caused us to delay the agent exec to beyond the point its results are
needed. [The other approach is to load the driver as a module.]
Everything done in prepare_namespace() and beyond can be done in user
space. Some of that code is rather complex (specifically the nfs mount
code, the ip dhcp code it brings along with it, and the raid volume
discovery code). Moving it to userspace reduces the constraints for
adding new features to this code (did you say you wanted to encrypt your
Another feature of initramfs is a boot loader could be told to load only
the pieces you need (don't load the nfs code on a disk boot, don't load
disk drivers on a net boot). This could reduce the memory demand.
Removing the dependancy of CONFIG_INITRD on CONFIG_BLOCK_DEV_RAM, one
can remove the ramdisk driver if it is not otherwise required.
Since the initramfs can contain several independent pieces, a fragment
can be specified that overwrites a file previously supplied. There are
a few limitations, however. Symlink semantics mean that you can not
overwrite it (only affect its target), and the current implementation
does not truncate the file before filling it, resulting in trailing
remans of the previous file when overwriting with a smaller file. While
most binary formats work in this situation, config files and shell
scripts may not behave as expected.
You didn't ask the reverse, what have we lost. One feature that was
lost was the ability to defer the interpretation of the initrd data to
user programs on the "real root" with a read-once policy (by specifying
noinitrd and reading /dev/initrd). Yes, one could code that with a init
in initramfs that moved the /initrd file, but that is not implemented.
A second observation is that memory may be more fragmented during driver
initialization, since the initrd area is copied into ram (and, if
initramfs, uncompressed), potentially making large contiguous
allocations fail. This effect is more pronounced when the initrd is
stored in directly mapped flash (as arm can do). I haven't heard of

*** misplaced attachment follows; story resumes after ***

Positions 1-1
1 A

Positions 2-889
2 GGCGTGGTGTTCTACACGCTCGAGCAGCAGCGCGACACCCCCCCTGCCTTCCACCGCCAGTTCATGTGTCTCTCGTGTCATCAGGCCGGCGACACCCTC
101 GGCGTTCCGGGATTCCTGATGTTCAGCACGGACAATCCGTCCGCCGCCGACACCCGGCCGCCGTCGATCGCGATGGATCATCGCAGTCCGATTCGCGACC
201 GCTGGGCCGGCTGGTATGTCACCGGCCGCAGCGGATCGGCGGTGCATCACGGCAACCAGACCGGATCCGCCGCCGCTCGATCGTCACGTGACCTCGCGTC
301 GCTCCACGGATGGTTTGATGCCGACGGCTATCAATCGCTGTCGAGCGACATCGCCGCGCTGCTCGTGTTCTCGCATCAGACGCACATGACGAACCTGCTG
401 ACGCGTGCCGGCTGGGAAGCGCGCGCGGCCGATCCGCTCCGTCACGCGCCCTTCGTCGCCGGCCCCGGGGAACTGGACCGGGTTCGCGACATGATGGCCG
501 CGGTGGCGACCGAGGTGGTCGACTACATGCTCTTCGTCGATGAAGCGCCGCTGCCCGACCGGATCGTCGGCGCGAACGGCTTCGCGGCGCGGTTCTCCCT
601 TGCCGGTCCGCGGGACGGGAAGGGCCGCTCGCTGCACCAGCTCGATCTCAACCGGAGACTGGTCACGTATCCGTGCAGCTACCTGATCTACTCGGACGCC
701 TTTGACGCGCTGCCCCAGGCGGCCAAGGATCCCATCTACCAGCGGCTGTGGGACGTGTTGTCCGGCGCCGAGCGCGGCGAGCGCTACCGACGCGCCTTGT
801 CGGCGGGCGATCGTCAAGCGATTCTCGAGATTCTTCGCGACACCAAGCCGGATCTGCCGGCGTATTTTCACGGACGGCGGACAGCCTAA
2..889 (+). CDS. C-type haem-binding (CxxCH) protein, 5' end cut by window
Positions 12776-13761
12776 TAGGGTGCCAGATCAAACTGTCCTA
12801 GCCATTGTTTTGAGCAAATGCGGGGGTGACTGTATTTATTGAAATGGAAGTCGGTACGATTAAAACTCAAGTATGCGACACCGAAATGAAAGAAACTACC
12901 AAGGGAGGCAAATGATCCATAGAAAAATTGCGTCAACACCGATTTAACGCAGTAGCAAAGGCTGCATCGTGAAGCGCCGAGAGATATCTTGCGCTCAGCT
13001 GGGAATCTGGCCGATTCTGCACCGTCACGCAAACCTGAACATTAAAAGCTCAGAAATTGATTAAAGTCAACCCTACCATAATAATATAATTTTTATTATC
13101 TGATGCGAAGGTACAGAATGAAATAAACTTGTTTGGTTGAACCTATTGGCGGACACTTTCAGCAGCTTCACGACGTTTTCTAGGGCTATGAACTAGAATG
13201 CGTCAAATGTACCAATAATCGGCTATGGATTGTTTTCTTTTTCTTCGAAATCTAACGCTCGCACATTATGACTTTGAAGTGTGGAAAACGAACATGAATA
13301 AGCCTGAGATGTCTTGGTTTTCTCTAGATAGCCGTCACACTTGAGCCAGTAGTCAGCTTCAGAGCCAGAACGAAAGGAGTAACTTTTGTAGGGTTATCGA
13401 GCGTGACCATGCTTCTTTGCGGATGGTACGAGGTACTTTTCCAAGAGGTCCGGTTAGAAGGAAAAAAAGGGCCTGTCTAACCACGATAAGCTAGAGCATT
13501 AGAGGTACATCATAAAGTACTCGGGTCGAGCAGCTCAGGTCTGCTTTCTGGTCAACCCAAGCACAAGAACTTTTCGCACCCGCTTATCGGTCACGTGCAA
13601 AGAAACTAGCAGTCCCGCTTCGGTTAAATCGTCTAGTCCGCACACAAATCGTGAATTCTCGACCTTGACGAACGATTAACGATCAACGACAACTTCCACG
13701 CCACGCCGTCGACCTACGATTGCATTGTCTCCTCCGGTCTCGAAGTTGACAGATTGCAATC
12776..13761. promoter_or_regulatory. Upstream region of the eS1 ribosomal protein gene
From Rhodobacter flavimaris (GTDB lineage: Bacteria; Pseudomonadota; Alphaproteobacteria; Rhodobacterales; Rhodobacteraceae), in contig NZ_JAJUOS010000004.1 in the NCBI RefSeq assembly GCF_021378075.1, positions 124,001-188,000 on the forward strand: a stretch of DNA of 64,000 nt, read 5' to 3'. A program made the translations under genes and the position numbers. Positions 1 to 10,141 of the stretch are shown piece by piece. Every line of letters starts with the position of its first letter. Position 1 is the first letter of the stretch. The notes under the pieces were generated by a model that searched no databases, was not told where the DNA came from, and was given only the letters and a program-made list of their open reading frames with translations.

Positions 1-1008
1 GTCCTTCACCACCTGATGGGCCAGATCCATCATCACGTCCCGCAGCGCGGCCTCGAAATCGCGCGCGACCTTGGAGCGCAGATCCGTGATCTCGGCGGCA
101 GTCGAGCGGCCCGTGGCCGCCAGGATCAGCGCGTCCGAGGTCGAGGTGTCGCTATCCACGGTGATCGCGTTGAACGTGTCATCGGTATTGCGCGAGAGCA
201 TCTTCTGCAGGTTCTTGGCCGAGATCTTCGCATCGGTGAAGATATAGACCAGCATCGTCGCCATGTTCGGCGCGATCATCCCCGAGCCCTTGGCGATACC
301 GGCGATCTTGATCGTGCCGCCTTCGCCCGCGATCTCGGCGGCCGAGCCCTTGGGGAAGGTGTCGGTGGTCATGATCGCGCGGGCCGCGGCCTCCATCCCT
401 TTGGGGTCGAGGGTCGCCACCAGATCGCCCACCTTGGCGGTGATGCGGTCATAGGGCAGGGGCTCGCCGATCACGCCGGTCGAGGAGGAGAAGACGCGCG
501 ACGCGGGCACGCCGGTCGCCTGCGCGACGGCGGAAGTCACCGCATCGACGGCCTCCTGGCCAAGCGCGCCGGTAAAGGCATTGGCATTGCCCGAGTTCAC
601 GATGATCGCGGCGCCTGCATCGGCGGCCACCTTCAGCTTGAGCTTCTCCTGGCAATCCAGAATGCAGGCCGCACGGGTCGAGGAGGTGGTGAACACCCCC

this as a problem in real life, although I also don't follow many
embedded discussion lists.
> 3. Like in the case of initramfs, even in the case of initrd, it is
> as root. Then why do we pass root=/dev/initrd in case of initramfs
> root=<root_device> incase of initrd?
Actually, initramfs is not mounted as root. initramfs is expanded into
the root that is already mounted. The difference is that you can not
pivot_root and unmount it. (Well, you can try, but the kernel breaks).
Regarding root=, both /dev/ram0 and <root_device> can be passed to the
kernel in the case of initrd, although they imply different execution
environments (the latter are for the older, deprecated practice of
running /linuxrc on the initrd which allows /proc/real-root-device to
change root=, while the former says make this the root device, with
provision to change it later via pivot_root).
If the rootfs contains /init, which today implies one of the initramfs
mechanisms populated it, and which is how the new mechanism to avoid
prepare_namespace is triggered, then the kernel never uses the root=
parameter, so its value is arbitrary. It is this init's responsibility
to look for /initrd and deal with it as desired. Also, /dev/initrd has
not existed for a few revisions of 2.6.
Hmm... it occurs to me that the sample kinit code may not fall back to
/proc/real-root-device when root= is not specified ...
I hope this answered your questions. I've been using initramfs and
rootfs as my root file system in one applicatioin for 2 full years, back
when one had to patch out the call to prepare_namespace, and have a
"bootloader" for my environment that allows me to choose each boot what
pieces are loaded. The separate pieces feature has allowed significant
time savings both in time spent building file systems, and in time spent
not loading pieces that are not required for the specific test run.
Loading with the initrd mechanism has saved many links of the kernel
since it went in.